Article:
Dwarves are also found exclusively in these two countries, but unlike the halflings, I see the dwarves as living very much segregated from the human kingdoms, having their own completely separate kingdoms high up in the Earthspur Mountains. Dwarven traders and perhaps also mercenaries would be common sights in Damara and Impiltur, but I don’t see them constituting significant minorities in the human cities.

Aglarond is famous for being the only place where there is something that could be considered a half-elven nation. While they are commonly considered to be one country, the coastal cities of Aglarond and the villages of the Yuirwood are two very distinctively different societies. Taken together, Aglarond has a population that is roughly two thirds humans and a full one third half-elves. However, with the humans living in the coastal cities and the half-elves in the Yuirwood, the demographic makeup of individual towns would look very different. Based on descriptions from AD&D, when Faerûn was still largely being described as a near human-exclusive world, I would treat Aglarond as having nearly fully human coastal cities and pretty much exclusively half-elven Yuirwood towns. As the two populations are on fairly good terms, there would of course by a lot of interactions and exchange between them, but I would regard them as two very distinctive ethnicities. The Unapproachable East sourcebook also introduces a new elven sub-species that has been completely hidden in their extradimensional realm that can only be reached through portals in the Yuirwood for many centuries. I assume these star elves are the 64,000 elves listed as living in Aglarond, where they make up 0.5% of the population.

There are 70.000 gnomes living in Thesk. Which are in fact the only gnomes that are mentioned anywhere in the region. These gnomes come from a small gnome realm in the Dragonmaw Mountains. Some of these gnomes travel and have even made home in the major trade towns of Thesk, but otherwise I would consider them an isolated realm of their own which is simply much too small to be listed as a region in its own right.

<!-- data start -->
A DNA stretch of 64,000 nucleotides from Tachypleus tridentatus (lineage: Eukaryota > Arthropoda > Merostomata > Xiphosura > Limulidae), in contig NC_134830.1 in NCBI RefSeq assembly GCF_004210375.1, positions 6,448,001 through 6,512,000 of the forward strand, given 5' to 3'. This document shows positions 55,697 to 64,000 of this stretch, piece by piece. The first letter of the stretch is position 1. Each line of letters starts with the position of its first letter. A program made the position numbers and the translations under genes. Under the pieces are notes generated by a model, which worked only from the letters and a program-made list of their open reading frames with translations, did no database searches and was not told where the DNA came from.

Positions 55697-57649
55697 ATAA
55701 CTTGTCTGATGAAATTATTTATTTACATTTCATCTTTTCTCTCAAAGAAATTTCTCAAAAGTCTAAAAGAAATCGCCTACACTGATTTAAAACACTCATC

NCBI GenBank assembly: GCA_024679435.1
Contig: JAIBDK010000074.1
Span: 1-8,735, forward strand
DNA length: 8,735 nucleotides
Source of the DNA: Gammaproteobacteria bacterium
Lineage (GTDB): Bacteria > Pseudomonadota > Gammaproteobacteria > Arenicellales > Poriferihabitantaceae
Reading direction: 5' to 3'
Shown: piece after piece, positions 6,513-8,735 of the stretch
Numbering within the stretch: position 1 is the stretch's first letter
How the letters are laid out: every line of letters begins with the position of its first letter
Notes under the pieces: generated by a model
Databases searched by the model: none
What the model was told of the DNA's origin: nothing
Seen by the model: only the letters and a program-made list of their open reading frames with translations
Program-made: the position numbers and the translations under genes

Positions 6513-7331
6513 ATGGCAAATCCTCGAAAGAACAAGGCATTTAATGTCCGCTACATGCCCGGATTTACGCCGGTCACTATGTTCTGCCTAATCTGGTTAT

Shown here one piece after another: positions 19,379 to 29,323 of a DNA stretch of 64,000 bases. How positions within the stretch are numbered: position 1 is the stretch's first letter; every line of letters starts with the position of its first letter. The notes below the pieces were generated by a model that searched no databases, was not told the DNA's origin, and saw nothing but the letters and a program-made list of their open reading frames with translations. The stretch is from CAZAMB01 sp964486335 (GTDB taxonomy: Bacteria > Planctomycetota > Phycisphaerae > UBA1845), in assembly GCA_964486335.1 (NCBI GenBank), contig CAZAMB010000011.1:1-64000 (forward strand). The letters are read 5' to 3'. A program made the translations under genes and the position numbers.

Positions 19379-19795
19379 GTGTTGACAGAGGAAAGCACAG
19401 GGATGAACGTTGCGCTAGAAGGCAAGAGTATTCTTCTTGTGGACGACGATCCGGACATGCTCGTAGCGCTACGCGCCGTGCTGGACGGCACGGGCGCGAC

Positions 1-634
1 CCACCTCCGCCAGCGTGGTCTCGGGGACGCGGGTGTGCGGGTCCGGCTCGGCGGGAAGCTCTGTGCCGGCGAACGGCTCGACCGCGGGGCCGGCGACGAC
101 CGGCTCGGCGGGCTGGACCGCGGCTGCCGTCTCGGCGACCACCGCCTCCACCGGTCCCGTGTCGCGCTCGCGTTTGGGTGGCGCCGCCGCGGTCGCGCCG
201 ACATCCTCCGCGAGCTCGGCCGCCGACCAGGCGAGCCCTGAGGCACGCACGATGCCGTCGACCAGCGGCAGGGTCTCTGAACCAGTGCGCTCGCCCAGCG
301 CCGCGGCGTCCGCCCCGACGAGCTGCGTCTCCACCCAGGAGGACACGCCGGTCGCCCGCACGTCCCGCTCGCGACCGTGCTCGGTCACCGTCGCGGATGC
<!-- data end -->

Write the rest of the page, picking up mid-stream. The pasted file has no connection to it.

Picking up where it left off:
Damara has a small population of half-orcs. I believe this is simply because of its proximity with Vaasa and the lands beyond, which are one of the main regions for orc in the Forgotten Realms. At only 26,000 in a total population of 1.3 million, I’m assuming that these are mostly individual families living among the clans at the edges of civilization. I don’t see them as being a typical part of the social makeup in the larger population centers.

And finally there are the orcs of Thesk. 12 years before the present day of the 3rd edition sourcebooks, a huge horde of horse raiders from the steppes of Kara-Tur invaded the Unapproachable East. Fearing their rapid successes, the rulers of the Heartlands set their various differences aside and send their armies to fight together against the Tuigan Horde in the plains of Thesk. Among these armies were many companies of orcs from Zhentil Keep. And once the war was won and the invaders repelled, somehow many of the Zhentarim soldiers were forgotten and left abandoned. Some have taken to banditry while others tried to find some kind of honest living as mercenaries now that they were free from the iron grasp of their dark masters. There are still some 50,000 orcs in Thesk, where they now make up some 6% of the badly ravaged population. Being Zhentarim soldiers, these orcs would be mostly men. While there are large numbers of native orcs in Thay, it seems unlikely that Thayan orc women could freely move into Thesk in large numbers to create long-term, stable orc settlements in the country. The situation of the orc population in Thesk is something that will probably take a bit of work to turn into something that feels actually believable and satisfying as a setting element. But I think that we can at least assume orc mercenaries being a pretty frequent sight in the employment of a wide range of different masters in Thesk.